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A Biographical Dictionary of the Maryland Legislature 1635-1789 by Edward C. Papenfuse, et. al.
Volume 426, Page 1   View pdf image (33K)
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No facet of American history is more thoroughly scrutinized than the political. Studies of institu-
tions, celebrated individuals, and conspicuous events abound. Paradoxically, with the exception
of preeminent legislators the thousands of participants who contributed to the evolution of
representative government remain faceless. To understand the dynamics of our political system it
is imperative to know more about each of these men—their education, social background,
economic position, values, and public and private lives. Perhaps it is not surprising that scholars
have made scant effort to compile a substantial biographical profile of any American legislature.1
The sheer magnitude of such an undertaking, abetted by often incomplete records, can be a
formidable deterrent.

Despite the obstacles, Maryland presented an irresistible challenge. The number of
legislators formed a manageable population that, because of the state's geographical location,
economic development, and remarkably full records, seemed likely to permit generalizations
applicable to other areas. Neither wholly northern nor southern, Lord Baltimore's colony
contained aspects of both regions. Though it was initially an English-settled, tobacco-growing
area, by the late eighteenth century Maryland possessed a culturally varied population, a pre-
dominantly rural but diversified economy, and the beginnings of urban, commercial, and
administrative centers such as Baltimore and Annapolis.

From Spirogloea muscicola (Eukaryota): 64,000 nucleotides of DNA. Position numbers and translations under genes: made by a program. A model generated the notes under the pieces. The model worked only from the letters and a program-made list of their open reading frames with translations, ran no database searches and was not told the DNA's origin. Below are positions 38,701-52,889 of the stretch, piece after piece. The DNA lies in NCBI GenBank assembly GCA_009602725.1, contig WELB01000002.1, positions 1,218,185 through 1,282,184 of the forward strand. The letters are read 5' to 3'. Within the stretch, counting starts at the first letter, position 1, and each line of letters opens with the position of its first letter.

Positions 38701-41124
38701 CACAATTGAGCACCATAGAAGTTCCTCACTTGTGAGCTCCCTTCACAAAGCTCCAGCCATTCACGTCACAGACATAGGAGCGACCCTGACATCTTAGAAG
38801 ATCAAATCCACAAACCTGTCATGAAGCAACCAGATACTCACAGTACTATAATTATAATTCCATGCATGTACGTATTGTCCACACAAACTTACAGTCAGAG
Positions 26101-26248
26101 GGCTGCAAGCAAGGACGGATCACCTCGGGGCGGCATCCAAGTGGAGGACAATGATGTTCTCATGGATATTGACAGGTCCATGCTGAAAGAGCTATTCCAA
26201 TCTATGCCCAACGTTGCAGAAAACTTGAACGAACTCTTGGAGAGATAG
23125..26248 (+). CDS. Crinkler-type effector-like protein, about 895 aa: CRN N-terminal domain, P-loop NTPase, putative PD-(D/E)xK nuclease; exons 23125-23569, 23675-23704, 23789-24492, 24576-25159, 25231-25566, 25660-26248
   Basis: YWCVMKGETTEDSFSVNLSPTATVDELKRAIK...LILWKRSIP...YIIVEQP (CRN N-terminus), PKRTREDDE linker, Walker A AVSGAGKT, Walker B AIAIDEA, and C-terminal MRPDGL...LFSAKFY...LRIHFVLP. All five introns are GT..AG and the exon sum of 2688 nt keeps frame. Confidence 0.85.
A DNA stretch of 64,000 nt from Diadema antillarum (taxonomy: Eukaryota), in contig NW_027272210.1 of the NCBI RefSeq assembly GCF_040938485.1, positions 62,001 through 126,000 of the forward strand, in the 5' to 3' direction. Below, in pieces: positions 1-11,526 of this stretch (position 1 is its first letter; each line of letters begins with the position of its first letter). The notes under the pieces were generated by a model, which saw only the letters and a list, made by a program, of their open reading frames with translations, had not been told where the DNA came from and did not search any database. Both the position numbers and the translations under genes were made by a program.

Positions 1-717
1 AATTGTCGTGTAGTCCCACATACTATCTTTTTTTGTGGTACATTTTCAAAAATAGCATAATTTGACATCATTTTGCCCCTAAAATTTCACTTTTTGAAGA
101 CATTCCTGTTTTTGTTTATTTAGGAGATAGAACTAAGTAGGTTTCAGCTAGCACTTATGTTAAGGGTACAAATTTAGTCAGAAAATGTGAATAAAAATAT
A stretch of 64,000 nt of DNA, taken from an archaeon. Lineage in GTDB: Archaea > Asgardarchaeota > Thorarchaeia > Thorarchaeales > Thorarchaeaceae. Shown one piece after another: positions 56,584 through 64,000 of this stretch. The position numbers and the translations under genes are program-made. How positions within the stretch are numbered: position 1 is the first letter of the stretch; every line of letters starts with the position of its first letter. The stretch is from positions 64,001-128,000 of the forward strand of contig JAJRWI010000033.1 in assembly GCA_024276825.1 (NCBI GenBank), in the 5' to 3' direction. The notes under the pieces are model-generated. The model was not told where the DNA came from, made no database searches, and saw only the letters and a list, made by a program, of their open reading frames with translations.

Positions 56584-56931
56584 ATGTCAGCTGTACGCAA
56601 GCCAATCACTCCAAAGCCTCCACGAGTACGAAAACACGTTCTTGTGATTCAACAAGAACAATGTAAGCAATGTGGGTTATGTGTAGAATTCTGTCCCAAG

The nature, scope, and extent of the records, coupled with their excellent preservation,
rendered Maryland an ideal choice for a legislative dictionary and analytical history. Unlike some
states, Maryland has long had a strong local records program to complement its distinguished
collection of state records. Directed by Morris L. Radoff, state archivist from 1939 until 1975, the
Hall of Records staff generated tens of thousands of index references to the records that, in ever
increasing numbers, were systematically brought under archival control. A similar but computer-
assisted endeavor is the newly issued An Inventory of Maryland State Papers, Volume 1: The
Era of the American Revolution, 1775-1789, a massive finding aid to more than 31,000
previously inaccessible loose papers vital to any legislative history of that period.2 These and
other finding aids enabled the project team to extract biographical data more efficiently than
perhaps could be accomplished elsewhere.

The first prerequisite of research was to create a master list of all men who held legislative
office between 1635 and 1789, including proprietors, governors or acting governors, parlia-
mentary commissioners, members of the Upper House (or the Senate, as it was reconstituted in
1776 by the ninth Maryland Convention), members of the Council, Executive Council, and
Council of Safety, members of the Lower House (renamed the House of Delegates after 1776),
and members of the nine provincial conventions held between 1774 and 1776.3 The second

1. Two notable exceptions to this generalization are the Biographical Directory of the American Congress, 1774-1961
(Washington, D.C.: Government Printing Office, 1961), and Walter B. Edgar, ed., Biographical Directory of the South
Carolina House of Representatives, 2 vols. (Columbia: University of South Carolina Press, 1974, 1977).

2. Annapolis, Md.: Maryland Department of General Services, Hall of Records Commission, 1977.

3. For an early version of this list, see Edward C. Papenfuse et al., comps., Directory of Maryland Legislators, 1635-
1789 (Annapolis, Md.: Maryland Department of Economic and Community Development, 1974). David Jordan and



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A Biographical Dictionary of the Maryland Legislature 1635-1789 by Edward C. Papenfuse, et. al.
Volume 426, Page 1   View pdf image (33K)
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